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Kalman Magyar Folk Dance Federation of California, South, Inc.

Hungarian Folk Bands and Their Instruments
By Kálmán Magyar, 1978


For many years we have grown accustomed to the "big band" Romani orchestra sound in Hungarian folk music while wishing for something more exciting. Because of the ever increasing popularity of the young, handsome, and romantic Romani "primás" (band leaders), Hungarian folk music was almost lost and forgotten in latter years in Hungary and worldwide (such as in Hollywood). Thanks to a group of young musicians, Hungarian folk music is being revitalized in Hungary, and as a result, it can once again be presented in its authentic form.

Tekero Citera Utogardon Kocsoguda

Of course, the romantic Romani "primás" has not disappeared and put back in his proper place. His music has never been that of the folk. Although he based his material on folk motifs, he was fast to change it to suit the taste of the society around him. He played mostly for the middle and upper classes in city café houses – seldom for the folk in a country setting. His music may be classed as 18th- and 19th-century romantic "folklike" music that was popular for many decades – well into the 20th century in Hungary.

On the other hand, let us now examine what the authentic folk orchestra, existing simultaneously with the Romani bands of the city, looked and sounded like in a village somewhere in Hungary.

First, we must recognize that a village folk orchestra, in almost all cases, consists of but a few musicians – three of four at the most. Therefore, sound will be that of a small "combo" group. Also, it is important to remember that the musicians in this type of band are not trained virtuosi. They play well, however, in their characteristic regional style, because they practiced it all of their lives. Secondly, we should understand that there were many villages and farmsteads where folk bands never existed – only a couple of peasants, with special instruments, usually made by themselves – who would entertain guests at weddings and other festive occasions. These musical instruments were designed to give a "drone" (constantly heard) sound to the melody, thus serving as substitutes for the sophisticated instruments of a regular band.

In the following, only a few of the possibilities for a Hungarian folk band will be discussed and some of the special folk instruments will be described.


This band consists of four or more musicians. The "primás," who is the leader, plays the violin. A viola (brácsa), a double-bass, and usually a cymbalom are accompanying sounds. The components of this band are basically the same as those of a "big-band" Romani orchestra. The cymbalom (the Hungarian version of an oversized hammered dulcimer) is the most exciting of them. It is often used as a solo instrument as well, and its playing requires great virtuosity.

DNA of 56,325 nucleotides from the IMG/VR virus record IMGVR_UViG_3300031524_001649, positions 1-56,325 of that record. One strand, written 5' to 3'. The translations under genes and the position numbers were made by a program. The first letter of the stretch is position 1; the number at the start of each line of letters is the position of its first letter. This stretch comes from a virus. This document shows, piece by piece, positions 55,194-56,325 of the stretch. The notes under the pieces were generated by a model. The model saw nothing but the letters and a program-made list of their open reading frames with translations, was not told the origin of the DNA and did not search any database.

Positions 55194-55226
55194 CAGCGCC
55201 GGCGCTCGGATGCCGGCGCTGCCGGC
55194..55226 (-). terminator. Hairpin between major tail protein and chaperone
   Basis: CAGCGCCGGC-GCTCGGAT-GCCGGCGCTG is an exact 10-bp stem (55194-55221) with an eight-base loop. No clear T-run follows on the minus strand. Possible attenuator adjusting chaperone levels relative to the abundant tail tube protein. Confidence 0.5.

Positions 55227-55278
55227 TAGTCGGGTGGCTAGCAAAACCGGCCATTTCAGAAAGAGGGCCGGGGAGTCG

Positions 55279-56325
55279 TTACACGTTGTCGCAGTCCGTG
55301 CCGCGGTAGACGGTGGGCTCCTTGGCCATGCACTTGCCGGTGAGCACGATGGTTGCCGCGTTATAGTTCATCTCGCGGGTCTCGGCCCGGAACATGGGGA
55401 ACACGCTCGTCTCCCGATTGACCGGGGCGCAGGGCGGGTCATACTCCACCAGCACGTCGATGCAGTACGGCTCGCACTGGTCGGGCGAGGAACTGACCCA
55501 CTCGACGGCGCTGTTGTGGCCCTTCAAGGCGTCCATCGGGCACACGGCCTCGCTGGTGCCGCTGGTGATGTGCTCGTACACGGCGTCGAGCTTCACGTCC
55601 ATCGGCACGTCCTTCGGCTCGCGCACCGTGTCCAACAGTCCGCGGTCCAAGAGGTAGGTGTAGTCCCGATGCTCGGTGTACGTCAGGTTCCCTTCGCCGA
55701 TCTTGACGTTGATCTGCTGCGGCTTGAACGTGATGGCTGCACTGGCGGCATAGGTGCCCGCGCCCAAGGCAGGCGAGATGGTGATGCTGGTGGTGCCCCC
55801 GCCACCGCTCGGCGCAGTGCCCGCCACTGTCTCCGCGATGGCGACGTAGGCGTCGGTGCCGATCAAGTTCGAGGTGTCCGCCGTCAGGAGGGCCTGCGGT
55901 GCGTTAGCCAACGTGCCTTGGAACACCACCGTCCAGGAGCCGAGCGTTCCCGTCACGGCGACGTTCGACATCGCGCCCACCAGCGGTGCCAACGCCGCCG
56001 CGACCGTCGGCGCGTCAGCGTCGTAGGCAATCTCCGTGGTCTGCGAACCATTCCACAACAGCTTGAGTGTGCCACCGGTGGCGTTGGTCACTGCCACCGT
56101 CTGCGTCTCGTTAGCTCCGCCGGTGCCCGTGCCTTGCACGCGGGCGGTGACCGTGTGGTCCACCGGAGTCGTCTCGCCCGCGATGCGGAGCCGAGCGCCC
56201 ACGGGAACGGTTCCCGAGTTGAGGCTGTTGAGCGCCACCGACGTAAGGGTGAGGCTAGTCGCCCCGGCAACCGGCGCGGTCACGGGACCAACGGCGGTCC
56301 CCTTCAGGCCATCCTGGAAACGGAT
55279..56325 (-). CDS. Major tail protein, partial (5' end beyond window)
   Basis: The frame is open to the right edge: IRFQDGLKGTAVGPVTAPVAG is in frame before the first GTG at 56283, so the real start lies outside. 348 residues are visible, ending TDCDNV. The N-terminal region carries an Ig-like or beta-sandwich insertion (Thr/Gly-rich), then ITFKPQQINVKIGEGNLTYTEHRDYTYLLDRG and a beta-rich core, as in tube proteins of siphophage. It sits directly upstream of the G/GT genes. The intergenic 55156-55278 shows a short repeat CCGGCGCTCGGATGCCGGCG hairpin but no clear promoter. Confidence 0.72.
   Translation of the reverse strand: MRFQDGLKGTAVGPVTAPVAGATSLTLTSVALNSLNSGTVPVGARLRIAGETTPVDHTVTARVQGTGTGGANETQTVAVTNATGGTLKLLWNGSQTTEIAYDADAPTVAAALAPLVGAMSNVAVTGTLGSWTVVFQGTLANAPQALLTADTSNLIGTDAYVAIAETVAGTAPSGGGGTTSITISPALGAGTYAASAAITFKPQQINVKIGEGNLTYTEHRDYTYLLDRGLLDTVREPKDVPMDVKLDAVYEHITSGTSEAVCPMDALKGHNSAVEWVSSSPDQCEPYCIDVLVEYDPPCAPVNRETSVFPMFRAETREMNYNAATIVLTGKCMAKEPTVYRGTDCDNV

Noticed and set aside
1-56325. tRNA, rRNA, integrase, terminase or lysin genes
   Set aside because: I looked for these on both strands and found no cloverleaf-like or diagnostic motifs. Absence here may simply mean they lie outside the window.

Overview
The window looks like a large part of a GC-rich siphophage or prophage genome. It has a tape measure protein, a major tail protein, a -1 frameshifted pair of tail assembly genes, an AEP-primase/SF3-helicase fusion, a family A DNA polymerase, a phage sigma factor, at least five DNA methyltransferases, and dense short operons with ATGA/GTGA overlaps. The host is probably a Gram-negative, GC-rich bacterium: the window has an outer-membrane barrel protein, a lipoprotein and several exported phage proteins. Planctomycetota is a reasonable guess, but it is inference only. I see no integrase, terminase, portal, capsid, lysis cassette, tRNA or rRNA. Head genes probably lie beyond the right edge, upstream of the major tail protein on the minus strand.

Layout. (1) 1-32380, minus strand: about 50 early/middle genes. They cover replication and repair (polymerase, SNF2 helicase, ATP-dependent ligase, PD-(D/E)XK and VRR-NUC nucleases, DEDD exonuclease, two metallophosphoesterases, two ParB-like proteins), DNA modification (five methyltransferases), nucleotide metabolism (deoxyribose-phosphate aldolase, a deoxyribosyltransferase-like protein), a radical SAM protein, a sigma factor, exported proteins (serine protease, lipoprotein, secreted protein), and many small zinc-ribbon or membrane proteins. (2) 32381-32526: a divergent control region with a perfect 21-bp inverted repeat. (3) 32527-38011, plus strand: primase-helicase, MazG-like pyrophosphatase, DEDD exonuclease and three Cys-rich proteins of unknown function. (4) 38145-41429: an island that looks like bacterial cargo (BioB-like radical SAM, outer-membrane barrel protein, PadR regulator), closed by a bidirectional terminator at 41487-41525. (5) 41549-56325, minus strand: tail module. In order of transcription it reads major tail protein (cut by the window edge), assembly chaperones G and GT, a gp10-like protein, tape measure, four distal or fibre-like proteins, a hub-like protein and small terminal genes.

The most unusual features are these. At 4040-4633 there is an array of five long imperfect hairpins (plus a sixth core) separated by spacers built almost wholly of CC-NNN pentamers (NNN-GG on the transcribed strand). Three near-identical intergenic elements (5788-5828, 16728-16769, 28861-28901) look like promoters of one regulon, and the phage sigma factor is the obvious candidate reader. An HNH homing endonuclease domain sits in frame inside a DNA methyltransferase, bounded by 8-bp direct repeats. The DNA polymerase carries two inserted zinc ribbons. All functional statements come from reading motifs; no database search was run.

Mezöség is a regijon of Transylvania approximately northeast of Kolozsvár (Cluj). Almost all of its villages are Hungarian and extremely rich in folklore. the music is also very characteristic. A band from this area usually has three musicians: the "primás" on the violin, the "brácsa" (three-stringed viola), and a "bőgő" (three-stringed bass). The reason for the three strings is that the bridge on the instruments is flattened so the player may use all three strings at the same time, thus delivering a sound that is larger and more full. The rhythmic accompaniment sometimes is more important than the melody. The "primás," however, is usually a virtuoso player of his regional music.


The Csángós are Székely (Seckler) Hungarians living on the eastern slopes of the Carpathian Mountains in Romania. Their musical band always consists of two players – a violin and an ütőgardon (a cello-like stringed instrument that is not bowed but hit, producing a drum-line sound). The rhythmic pattern of Csángó music is highly versatile, reminiscent of Eastern rhythms.


Fúvós zenekar (brass band) may be found in several places in the Hungarian-speaking areas. They vary greatly in size and in instrument composition. The use of these bands is limited to marches, processions at weddings, and at funerals.


Tárogató is one of the most unique of the Hungarian wind instruments. It has the mellow sound of a tenor saxophone, yet in appearance it resembles a primitive clarinet.


Citera zenekar (zither band), the Hungarian zither, is the most widely used folk instrument in the country, even today. Several zither players gather around to play and sing their favorite songs; the öcsöguda (pot-pipe), or other primitive rhythmic instruments to give the beat to the music. The sound of a zither band might seem very strange at first, but once one gets used to it, the enjoyment is immense.


Tekerö (hurdy-gurdy) is usually a solo instrument because it produces a drone sound, a rhythmic pattern, and the melody as well. In some instances, however, other instruments may double up with it, for example, tárogató, drum, törösíp (zurna), violin, etc.


Hungarian folk music instruments may be: duda (babpipe), töröksíp (zurna), furulya (recorder or flute), nádsíp (reed), facimbalom (wooden cymbalom), doromb (jaw's harp) – just to name the best known ones. They are used solo or in ensembles.

Thus, you have some of the fascinating and varied possibilities for creating Hungarian folk music. Of course, many variations may occur from village to village, but from this description, it may be evident that not only the Romani band is typical to Hungarian folk music.

Excellent examples of these discussed Hungarian folk instruments and their combinations may be heard on numerous records listed, and available from record dealers in America.

Used with permission of the author.
Printed in Folk Dance Scene, February 1978.